“The largest debtor nation with a declining defense program,” Pat concluded, “is not likely to remain for long the symbol of successful government.” In another lecture later that year, he put the matter even more colorfully: The Reagan Administration “borrowed a trillion dollars from the Japanese and gave a party.”
Today, with 33 years of hindsight and experience, we can see that Senator Moynihan got some things right and some things wrong in his Rochester address. But on one big thing he was stunningly perspicacious. This thing was not, as far as I know, seen by anyone else in 1986; and indeed few people see it even today. But before I tell you what it was, I first need to lay the groundwork by revising and extending Pat’s remarks.
Pat was exactly right that federal deficits were episodic throughout the nineteenth century. We may put the matter positively: From 1789 through the 1960s, the federal government followed a balanced-budget policy, where annual spending on regular operations was held to annual tax revenues. Borrowing was reserved for emergencies and investments—wars, recessions, natural disasters, and territorial development from the Louisiana Purchase to canals and railroads and highways. And the debts were paid down in businesslike fashion, out of economic growth and government surpluses. This was a bipartisan consensus. Alexander Hamilton and Thomas Jefferson agreed on the point. Andrew Jackson—the founder of Pat’s beloved Democratic Party, the frontier populist whose portrait now hangs in the Oval Office—was particularly emphatic. The War of 1812 had propelled the national debt to $127 million, and its subsequent retirement had been complicated by a succession of recessions and financial panics. It remained at $55 million in 1829 when Jackson took office; he resolved to pay it down to zero—and succeeded by the end of 1834 through vigorous administration, ample use of his veto pen, and a booming economy.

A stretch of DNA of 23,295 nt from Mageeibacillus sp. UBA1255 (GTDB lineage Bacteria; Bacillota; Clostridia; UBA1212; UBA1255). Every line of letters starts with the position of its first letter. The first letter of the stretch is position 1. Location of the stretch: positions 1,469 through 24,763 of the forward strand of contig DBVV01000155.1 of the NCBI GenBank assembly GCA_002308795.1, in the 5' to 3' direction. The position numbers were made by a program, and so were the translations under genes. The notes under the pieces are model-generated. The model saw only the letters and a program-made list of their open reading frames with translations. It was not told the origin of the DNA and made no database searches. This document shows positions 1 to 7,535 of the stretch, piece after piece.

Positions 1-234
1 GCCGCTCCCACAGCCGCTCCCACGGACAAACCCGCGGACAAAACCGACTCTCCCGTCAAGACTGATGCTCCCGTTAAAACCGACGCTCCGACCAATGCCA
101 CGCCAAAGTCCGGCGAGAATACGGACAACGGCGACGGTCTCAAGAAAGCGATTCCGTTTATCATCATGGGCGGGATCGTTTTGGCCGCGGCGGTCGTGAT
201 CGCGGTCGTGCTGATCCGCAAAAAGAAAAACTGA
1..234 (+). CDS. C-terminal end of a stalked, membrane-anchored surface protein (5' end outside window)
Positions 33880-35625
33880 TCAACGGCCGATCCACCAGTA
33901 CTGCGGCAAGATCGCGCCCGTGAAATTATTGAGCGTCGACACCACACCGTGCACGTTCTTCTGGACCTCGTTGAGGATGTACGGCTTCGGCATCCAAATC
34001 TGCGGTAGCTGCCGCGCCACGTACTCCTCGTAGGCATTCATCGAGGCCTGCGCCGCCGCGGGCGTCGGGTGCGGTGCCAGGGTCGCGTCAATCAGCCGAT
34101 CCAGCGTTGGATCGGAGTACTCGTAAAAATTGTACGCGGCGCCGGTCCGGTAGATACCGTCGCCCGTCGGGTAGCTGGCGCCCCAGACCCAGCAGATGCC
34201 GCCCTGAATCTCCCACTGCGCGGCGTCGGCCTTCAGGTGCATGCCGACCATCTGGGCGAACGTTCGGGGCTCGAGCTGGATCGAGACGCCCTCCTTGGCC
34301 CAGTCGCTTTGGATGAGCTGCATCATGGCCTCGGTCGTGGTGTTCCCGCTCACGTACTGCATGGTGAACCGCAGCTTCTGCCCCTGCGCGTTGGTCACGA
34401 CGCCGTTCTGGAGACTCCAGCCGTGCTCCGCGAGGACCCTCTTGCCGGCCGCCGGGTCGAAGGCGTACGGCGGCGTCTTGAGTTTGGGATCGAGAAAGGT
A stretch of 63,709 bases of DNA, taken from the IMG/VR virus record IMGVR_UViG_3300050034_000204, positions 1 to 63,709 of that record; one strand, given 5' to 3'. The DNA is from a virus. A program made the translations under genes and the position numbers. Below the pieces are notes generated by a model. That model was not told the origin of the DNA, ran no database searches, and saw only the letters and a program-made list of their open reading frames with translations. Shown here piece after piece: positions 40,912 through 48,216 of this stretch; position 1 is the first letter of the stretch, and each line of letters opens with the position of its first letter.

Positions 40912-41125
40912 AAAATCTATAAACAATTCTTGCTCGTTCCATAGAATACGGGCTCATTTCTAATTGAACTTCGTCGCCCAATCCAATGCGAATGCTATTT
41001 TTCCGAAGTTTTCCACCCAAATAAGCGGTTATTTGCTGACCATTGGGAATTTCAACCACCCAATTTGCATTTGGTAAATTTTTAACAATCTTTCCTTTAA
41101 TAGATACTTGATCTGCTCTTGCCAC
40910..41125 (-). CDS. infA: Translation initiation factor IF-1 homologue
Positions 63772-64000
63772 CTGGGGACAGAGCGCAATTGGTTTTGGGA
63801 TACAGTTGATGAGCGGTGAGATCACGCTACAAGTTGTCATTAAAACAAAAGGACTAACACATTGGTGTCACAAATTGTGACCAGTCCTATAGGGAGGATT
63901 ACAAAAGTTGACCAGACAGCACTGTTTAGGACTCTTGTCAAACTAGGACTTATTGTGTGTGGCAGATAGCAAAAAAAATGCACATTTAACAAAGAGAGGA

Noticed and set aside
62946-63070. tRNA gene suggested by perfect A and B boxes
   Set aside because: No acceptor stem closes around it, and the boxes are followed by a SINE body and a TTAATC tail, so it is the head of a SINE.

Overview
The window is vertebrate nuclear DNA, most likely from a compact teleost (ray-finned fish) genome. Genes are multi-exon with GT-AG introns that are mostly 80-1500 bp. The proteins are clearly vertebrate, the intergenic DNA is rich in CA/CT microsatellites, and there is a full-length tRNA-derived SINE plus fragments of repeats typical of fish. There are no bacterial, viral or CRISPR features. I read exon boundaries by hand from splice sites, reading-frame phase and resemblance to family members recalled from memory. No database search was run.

This history presents a great conundrum. The government that held to a balanced-budget norm for nearly two centuries was, structurally, the same one we have today. Congress possessed unlimited borrowing power. Taxes had to originate in the House, whose members faced the voters every two years. Presidents were prone to expensive visions and projects. What on Earth were they thinking? Why wasn’t their policy borrow, spend, and elect?